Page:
Two levels of interdependence within the ecosystem are shown by the carbon cycle. In the first instance, the abiotic component (i.e. the atmospheric gases) maintain an interdependence with the biotic component (plants and animals). In the second place, there is an interdependence within the biotic components themselves. The herbivores, carnivores and decomposers, pass on energy and matter. Man is not left out, as he contributes to the carbon in the atmosphere through burning of fossil fuel such as peat, coal, petroleum, liquid gas and the burning of wood.

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The Nitrogen Cycle
The nitrogen cycle is a complex process that involves the presence of nitrogen in the atmosphere, soil, plants and animals, and the exchange of the nitrogen within the ecosystem. The nitrogen cycle depends on the activities of various bacteria in the soil and other environmental processes. The nitrates in the soil are absorbed by plants which build them up into protein for the use of animals which eat plants. When the plants and animals die, they are decomposed by the action of certain bacteria. The nitrogen in the decomposed plants and animals return to the environment in the form of ammonia. This ammonia is oxidised to nitrates by the action of the nitrifying bacteria.

The action of these bacteria is very important in replenishing the environment with nitrates which plants and animals depend upon for their source of protein. Some of the nitrates which are not reabsorbed by plants may be lost either by leaching from the soil into sediments at the bottom of the sea or they may be broken down by denitrifying bacteria. Such soil bacteria obtain energy by breaking down compounds or nitrogen to gaseous nitrogen, which is eventually released into the atmosphere. Since atmospheric nitrogen cannot be directly utilised by green plants, it has to be absorbed in rain and drops to the ground, then absorbed by soil bacteria which combine it with other elements to produce nitrogen compounds. This process is due to the action of the nitrogen-fixing bacteria which may be found in certain root nodules of leguminous plants, or may exist free in the soil.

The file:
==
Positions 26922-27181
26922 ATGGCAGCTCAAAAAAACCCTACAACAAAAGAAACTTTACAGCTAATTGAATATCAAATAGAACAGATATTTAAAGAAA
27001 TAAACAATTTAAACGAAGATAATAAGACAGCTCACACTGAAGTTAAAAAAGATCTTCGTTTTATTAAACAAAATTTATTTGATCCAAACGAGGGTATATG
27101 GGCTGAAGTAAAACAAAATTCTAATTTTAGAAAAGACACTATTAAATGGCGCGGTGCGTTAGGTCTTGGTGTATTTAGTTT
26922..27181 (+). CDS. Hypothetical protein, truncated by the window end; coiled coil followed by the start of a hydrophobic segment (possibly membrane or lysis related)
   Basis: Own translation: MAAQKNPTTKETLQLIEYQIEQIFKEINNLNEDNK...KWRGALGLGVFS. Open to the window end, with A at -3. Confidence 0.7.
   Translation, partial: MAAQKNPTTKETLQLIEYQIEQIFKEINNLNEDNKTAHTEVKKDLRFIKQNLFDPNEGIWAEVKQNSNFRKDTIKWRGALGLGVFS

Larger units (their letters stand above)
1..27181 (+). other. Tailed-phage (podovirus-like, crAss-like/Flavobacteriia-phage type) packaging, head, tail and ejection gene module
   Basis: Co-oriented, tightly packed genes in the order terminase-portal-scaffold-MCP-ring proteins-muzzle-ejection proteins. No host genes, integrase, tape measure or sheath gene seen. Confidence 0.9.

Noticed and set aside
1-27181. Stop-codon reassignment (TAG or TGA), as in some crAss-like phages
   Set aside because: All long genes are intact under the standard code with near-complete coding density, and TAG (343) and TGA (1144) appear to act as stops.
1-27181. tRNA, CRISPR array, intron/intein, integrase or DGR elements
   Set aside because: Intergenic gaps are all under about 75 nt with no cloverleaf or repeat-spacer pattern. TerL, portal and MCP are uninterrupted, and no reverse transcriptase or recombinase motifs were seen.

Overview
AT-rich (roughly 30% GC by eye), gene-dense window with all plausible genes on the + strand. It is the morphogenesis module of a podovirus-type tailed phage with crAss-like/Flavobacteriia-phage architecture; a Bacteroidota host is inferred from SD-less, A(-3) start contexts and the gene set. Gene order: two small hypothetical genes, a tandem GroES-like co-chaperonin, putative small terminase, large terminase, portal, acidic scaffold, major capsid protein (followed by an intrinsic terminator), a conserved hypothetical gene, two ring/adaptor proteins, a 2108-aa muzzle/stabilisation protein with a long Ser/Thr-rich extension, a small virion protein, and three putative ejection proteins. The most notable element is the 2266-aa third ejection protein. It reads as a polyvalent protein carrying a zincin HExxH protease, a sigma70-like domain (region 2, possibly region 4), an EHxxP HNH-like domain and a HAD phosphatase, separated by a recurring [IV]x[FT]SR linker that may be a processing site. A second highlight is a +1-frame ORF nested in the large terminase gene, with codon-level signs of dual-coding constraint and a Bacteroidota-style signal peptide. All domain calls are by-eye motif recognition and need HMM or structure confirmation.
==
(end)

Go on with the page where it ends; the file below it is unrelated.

The main features of the cycle is that the amount of nitrogen available in the atmosphere is maintained by a balance between the processes which withdraw nitrogen from the atmosphere and those that add nitrogen to it.

Food Chain and Food Web
The interdependence that exists within the biotic components can be used to depict the linkage formed by the feeding relationships between the plants and animals within the biotic components.

The linkage involves the flow of energy from plants (producers) to the primary consumers (herbivores), and then to the carnivores (secondary consumers). There may be several carnivores in the series of secondary consumers such that the first on the chain represents the prey to the second and so on. This type of linkage of consumer levels and their nutritional sequences is known as the food chain. The food chain in general is formed by a series of organisms existing in an ecosystem through which energy flows.